Quantum chemistry is a branch of theoretical chemistry where quantum mechanics and quantum field theory are applied.
Quantum chemistry mathematically describes the fundamental behavior of matter on a molecular scale. An application of quantum chemistry is the study of the behavior of atoms and molecules, in terms of their optical, electrical, magnetic and mechanical properties, and also their chemical reactivity, their redox properties, etc., but materials are also studied, both solid extended as surfaces.
The study of quantum chemistry has a strong and active relationship with some scientific fields such as molecular physics, atomic physics and physical chemistry, and contributions have been made by both physicists and chemists. The first calculation in quantum chemistry is often considered to be that carried out by the German scientists Walter Heitler and Fritz London (although Heitler and London are often considered physicists). The Heitler and London method was refined by the American chemists John C. Slater and Linus Pauling, to become the valence bond method (or Heitler-London-Slater-Pauling (HLSP)). In this method, particular attention is paid to the interactions between pairs of atoms, and therefore it is closely related to the classical schemes of bonds between atoms.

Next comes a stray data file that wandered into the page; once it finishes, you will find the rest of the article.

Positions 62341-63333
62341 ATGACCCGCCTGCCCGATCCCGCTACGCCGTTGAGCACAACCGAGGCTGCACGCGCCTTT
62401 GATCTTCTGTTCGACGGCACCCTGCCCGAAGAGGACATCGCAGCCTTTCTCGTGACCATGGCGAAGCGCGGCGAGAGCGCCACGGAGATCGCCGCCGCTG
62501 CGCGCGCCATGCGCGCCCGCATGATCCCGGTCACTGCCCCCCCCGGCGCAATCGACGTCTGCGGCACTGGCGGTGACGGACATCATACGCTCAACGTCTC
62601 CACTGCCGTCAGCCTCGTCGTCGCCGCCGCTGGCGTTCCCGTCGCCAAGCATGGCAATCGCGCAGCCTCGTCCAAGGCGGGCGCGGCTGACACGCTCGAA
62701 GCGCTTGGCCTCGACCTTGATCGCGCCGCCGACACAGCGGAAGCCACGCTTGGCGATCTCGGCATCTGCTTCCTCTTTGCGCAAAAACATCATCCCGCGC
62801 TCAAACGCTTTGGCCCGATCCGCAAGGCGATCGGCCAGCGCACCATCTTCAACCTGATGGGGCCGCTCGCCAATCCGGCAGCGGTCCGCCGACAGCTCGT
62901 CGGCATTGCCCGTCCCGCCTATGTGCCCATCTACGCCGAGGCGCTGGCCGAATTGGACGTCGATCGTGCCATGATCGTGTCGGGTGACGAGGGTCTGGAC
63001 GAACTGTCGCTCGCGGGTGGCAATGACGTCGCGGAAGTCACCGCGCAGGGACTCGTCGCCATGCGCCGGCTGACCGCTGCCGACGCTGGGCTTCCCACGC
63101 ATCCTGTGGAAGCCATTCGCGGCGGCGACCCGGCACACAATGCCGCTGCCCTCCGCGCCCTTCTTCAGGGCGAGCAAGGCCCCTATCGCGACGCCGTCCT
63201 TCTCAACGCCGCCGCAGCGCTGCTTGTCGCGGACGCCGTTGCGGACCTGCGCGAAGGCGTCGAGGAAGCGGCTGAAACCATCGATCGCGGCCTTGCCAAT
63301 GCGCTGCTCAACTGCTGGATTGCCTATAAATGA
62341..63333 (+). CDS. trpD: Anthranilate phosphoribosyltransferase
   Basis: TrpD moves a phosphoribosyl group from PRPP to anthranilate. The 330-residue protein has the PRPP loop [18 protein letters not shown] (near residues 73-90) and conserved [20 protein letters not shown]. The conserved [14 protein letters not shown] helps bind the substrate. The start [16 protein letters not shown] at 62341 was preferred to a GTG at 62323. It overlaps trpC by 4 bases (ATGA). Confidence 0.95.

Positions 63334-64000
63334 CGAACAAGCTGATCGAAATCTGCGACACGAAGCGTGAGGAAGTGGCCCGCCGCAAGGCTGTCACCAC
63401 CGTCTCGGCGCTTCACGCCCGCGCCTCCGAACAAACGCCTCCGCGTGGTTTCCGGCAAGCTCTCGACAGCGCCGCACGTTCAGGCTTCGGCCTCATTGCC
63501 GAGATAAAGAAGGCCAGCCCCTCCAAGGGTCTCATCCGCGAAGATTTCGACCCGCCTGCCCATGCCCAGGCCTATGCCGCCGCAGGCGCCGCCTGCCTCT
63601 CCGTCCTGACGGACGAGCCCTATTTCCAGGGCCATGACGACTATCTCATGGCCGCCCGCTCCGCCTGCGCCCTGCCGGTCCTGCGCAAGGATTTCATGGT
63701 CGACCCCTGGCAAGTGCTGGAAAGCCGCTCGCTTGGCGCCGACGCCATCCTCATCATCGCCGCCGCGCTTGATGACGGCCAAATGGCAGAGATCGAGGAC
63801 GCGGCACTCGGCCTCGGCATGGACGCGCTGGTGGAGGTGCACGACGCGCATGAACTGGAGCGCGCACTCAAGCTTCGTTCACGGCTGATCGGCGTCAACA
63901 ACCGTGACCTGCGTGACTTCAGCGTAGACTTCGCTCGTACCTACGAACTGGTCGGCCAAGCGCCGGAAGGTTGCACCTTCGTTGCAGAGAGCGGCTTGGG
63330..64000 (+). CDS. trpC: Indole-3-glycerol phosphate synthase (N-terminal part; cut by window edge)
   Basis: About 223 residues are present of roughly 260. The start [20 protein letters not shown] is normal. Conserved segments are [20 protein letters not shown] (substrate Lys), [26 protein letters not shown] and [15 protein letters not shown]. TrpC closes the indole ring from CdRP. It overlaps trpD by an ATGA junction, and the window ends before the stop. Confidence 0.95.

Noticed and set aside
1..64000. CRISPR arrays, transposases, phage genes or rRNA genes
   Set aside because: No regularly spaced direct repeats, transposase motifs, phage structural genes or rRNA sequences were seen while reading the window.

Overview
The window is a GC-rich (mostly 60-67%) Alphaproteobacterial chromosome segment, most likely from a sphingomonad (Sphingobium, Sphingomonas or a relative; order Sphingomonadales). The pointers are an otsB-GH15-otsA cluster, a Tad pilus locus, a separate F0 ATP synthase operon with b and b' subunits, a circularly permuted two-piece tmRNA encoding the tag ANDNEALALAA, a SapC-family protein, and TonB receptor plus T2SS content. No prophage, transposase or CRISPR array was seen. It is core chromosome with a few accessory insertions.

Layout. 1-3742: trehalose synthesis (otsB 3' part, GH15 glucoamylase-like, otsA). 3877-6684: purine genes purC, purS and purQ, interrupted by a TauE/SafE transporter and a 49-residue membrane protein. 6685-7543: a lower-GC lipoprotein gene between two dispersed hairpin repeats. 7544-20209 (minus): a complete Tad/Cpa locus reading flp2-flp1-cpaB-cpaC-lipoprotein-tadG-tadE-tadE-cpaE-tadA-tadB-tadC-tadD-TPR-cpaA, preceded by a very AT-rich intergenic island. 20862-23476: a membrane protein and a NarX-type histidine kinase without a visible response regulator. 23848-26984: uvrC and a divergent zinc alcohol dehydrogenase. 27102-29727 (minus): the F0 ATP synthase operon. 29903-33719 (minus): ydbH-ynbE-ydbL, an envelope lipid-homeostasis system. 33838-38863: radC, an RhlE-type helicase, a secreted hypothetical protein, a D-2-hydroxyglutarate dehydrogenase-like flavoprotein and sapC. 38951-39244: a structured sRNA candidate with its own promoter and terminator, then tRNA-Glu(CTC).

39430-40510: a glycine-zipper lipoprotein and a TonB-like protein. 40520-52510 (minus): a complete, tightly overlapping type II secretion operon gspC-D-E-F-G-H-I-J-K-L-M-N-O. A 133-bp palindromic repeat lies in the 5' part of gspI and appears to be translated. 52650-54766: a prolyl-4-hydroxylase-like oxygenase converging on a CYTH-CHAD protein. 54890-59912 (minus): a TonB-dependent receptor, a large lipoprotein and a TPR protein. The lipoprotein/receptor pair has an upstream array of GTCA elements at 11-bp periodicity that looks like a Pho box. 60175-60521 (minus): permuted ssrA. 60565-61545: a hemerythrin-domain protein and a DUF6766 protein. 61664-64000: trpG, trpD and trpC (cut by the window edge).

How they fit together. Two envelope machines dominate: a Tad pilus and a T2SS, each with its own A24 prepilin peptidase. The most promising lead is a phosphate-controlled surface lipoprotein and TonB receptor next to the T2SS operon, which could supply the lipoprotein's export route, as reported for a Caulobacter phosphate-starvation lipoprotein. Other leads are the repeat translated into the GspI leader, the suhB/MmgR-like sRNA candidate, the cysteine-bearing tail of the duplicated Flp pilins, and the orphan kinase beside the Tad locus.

Friedrich Hund and Robert S. Mulliken developed an alternative method, in which electrons were described by mathematical functions delocalized throughout the molecule. The Hund-Mulliken (or molecular orbital) method is less intuitive to chemists, but, having been found to be more powerful in predicting properties than the valence bond method, it is virtually the only method used in recent years. years.
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